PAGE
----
Hardware Mode: Raspberry Pi Case & Solder Spool Stand.

In a previous post, I said that I got a Raspberry Pi – a very very impressive $25 (mine is the $35 version) single board computer. I’ve been spending the last few days just using it to get familiar with the OS. I use Debian on the Raspberry Pi which has differences when compared with Fedora (which I use on my desktop). One problem is that when you connect a few cables to the board, they start pulling it. This makes it hard to keep it  in one place and so a case is very necessary. After checking out a few ideas online, I made one myself.

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Table Follower Upgrade

Welcome back everyone! As promised, I’ve upgraded my table following robot. It took a little longer than I expected but it’s finally done.

The upgrades are mainly custom PCBs and a mechano chassis. A third unexpected upgrade is that I’ve used an Arduino board.

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The Simplest Line Follower – Upgraded! [Updated]

Hello everybody!

Apologies for not writing for so long! Work has kept me really busy so I wasn’t able to do much till now.

Last week I finally got time to do a bit of work. I made my own PCB :). I wish I had learned this back in college. It have would saved me so much time.  What PCBs did I make? The line follower circuit (Click me to open tutorial) I explained before. That design had two very irritating problems. Firstly the wires would keep breaking off and I would have to re-solder many times. Secondly, the cardboard mounts would keep bending.

The new robot uses very little wiring. None of the wires have been soldered. I have also replaced the mounts for the sensors. I will describe everything in today’s post. Read more of this post

Cookie the Table Following Robot – Tutorial

I’m back again for another tutorial on robots. This one will be on the table following robot of which a video was posted earlier. For those who haven’t seen it, here is the video again (Wish I had a larger table 😦 ):

Like it? Read more of this post

Micro-Servomotor Controller

This post was pending for a long time (So was the table follower. But we’ll look at it later). Here’s a simpler servo motor controller I made for a friend for his final year project. The controller was used to work with servomotors on a robotic hand.

Alright. Before I begin with the circuit and the program (yup its 8051 based 🙂 ), Here’s what it looks like:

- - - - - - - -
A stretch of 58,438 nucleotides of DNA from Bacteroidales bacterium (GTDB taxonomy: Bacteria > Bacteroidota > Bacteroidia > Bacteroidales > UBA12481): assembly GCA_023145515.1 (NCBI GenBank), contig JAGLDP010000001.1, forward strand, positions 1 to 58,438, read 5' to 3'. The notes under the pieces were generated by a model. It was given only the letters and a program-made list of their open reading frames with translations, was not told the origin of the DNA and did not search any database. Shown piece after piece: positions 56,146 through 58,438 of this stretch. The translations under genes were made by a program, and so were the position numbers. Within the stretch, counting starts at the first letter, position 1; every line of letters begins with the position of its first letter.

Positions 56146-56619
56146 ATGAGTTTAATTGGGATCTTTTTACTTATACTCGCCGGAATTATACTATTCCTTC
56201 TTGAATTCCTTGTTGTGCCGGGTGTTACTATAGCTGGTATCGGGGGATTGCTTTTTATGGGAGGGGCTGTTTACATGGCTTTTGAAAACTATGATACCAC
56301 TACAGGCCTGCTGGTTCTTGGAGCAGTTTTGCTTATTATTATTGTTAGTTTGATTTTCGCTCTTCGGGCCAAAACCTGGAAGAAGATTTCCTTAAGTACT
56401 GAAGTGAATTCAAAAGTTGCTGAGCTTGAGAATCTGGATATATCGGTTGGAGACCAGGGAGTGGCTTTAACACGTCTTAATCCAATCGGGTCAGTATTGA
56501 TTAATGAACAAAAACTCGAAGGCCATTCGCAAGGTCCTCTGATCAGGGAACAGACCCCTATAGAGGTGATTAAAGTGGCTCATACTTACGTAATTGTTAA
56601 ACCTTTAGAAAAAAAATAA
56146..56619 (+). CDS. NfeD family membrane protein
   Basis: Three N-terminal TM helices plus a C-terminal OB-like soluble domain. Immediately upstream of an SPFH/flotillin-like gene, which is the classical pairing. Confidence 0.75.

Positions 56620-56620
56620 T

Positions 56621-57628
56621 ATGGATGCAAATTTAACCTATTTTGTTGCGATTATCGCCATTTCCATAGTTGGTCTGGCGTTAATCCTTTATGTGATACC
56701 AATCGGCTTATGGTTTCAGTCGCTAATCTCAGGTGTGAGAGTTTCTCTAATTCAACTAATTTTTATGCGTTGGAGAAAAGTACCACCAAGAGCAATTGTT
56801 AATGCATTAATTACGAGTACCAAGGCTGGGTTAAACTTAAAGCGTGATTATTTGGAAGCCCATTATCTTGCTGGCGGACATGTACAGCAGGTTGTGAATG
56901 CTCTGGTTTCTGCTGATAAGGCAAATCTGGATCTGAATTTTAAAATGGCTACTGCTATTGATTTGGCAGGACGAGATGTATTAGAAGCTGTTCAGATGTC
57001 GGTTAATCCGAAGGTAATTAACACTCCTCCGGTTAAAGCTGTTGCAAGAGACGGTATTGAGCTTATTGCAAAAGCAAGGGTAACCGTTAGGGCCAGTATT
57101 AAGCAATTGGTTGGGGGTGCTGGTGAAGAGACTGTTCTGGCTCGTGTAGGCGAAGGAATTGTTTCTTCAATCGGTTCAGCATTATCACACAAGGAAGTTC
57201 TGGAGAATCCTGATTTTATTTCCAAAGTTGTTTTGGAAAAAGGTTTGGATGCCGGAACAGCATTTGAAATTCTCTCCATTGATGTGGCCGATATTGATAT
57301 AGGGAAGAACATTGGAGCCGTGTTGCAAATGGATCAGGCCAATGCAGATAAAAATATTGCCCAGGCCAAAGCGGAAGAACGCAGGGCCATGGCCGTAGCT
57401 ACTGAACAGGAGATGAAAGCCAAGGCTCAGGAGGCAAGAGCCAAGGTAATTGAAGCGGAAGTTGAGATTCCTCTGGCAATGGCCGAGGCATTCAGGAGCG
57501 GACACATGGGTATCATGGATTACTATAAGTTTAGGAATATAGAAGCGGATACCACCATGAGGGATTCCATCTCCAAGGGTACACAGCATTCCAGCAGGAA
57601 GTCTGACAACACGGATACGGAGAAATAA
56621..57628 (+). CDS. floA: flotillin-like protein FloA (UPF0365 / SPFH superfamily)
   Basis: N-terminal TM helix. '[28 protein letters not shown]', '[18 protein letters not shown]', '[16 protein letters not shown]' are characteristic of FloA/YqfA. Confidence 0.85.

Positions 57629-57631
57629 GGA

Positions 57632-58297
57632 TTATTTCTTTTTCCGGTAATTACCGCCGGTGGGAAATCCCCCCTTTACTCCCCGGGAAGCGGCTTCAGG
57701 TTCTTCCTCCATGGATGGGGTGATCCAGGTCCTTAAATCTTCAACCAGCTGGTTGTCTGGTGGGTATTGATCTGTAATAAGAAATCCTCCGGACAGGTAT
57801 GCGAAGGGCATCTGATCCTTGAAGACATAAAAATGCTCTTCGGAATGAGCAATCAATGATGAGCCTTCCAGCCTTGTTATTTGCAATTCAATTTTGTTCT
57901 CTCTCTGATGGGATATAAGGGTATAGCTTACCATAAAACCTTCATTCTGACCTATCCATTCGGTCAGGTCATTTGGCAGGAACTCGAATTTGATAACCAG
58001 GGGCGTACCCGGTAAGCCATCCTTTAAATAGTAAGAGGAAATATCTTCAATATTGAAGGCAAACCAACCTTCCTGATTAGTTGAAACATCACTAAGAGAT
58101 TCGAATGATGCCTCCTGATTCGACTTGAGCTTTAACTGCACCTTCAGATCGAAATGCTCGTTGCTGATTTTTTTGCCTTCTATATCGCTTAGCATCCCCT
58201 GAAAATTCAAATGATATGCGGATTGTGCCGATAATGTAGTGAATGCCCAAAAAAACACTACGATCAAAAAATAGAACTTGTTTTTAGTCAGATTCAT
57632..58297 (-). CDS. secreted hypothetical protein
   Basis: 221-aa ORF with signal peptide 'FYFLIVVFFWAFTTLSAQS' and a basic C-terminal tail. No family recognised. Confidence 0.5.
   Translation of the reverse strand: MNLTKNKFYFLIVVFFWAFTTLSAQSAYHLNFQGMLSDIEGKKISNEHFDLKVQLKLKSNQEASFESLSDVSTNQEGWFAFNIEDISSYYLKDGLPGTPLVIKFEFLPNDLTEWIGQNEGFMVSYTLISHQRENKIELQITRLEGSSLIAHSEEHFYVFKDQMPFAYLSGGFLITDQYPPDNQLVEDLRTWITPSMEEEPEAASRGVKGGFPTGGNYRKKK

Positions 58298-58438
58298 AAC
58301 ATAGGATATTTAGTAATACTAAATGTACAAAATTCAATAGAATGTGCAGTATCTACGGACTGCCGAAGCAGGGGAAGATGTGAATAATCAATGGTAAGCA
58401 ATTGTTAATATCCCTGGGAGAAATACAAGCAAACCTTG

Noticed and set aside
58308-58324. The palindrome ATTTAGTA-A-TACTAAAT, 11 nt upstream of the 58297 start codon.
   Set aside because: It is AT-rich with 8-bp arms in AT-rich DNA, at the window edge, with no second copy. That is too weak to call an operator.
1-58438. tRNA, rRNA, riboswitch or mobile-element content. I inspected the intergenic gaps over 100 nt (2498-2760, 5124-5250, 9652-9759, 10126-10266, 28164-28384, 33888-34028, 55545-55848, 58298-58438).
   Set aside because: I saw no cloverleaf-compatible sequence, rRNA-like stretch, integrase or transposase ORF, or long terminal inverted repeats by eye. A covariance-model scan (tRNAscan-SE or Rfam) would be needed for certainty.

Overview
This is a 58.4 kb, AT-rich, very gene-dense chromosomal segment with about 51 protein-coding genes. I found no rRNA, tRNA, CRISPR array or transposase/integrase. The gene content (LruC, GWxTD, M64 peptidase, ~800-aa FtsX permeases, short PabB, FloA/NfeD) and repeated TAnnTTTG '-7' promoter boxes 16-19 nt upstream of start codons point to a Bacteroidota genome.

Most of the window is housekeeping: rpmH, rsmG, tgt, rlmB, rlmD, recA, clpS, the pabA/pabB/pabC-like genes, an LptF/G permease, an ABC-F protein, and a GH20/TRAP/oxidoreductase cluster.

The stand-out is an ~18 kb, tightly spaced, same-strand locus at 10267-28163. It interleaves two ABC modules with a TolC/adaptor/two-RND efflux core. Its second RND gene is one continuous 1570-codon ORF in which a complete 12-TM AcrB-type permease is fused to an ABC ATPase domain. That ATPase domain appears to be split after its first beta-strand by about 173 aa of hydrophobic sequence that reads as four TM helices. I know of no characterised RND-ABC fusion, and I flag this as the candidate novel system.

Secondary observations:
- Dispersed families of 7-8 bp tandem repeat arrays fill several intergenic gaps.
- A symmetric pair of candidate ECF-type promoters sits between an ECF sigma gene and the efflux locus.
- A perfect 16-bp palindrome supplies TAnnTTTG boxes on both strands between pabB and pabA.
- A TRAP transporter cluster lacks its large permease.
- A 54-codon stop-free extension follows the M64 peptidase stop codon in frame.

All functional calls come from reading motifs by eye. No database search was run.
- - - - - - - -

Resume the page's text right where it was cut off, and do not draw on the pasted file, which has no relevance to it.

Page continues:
The pic has just one servomotor in it. However this controller can handle a total of 5. Read more of this post

Coming Soon… A Table Following Robot

Introducing Cookie – the table following robot. I will be posting a tutorial on how to build one of these yourself. Keep checking!

Features to be added later:

  • Obstacle detection.
  • Manual Control

My aim is to build a robot that is remote controlled. However, if it encounters an obstacle or the edge of the surface on which it is moving, the robot takes control of itself and moves away from the obstacle or turns to avoid falling from the edge. However I will post on building just the table follower first.

The Simplest Line Follower [Updated]

Alright! First robotics project on the site :-)! This is a robot I made for a workshop, which I conducted under my college’s IEEE chapter. The robot is the simplest line follower you can make and I feel everyone who wants to start with robotics and does not know how to, should begin with this one. It does not need a microcontroller or any complex digital logic circuit. So you don’t have to worry about writing code in C and Assembly. You don’t need to worry too much about the design either. This robot is based on another line follower I had learned at a workshop (conducted at M. S. Ramaiah Institute of Technology, Bangalore). There is a difference of just one IC. The change was due to that fact that my robot uses 12V motors while their’s used 5V motors (with a gear system). Basic idea remains the same.
Note: If you are interested in a microcontroller based line follower I suggest checking this out http://www.kmitl.ac.th/~kswichit/LFrobot/LFrobot.htm
Before we begin. lets see the robot work!
Notice that the track is very simple. Read more of this post


Alright! I’ve finally finished with the Boolean Function Reducer – BoolCrunch. This is currently a beta. BoolCrunch can minimize Boolean functions and can give you either minterm or maxterm equations. I have written the program using Visual Basic 2008.


  • Supports both Sum of Products and Product of Sums expressions.
  • Allows functions with 1 – 10 variables.
  • Easy to use interface.

Screen Shots:

Low Cost IC Trainer Kit

Bugged by the kind of trainer kits we get in college, I decided to make my own digital circuit design lab. It basically required two main parts – an astable and a monostable multivibrator. This was needed to run sequential circuits. The rest of the circuitry is basically connections to output LEDs and a power supply for which I used an adapter available cheaply at any electrical shop. The base was made using switch boards. I feel a wooden board would be a better option though. Before telling you how you could make one for yourself, here’s what the kit I made looks like:

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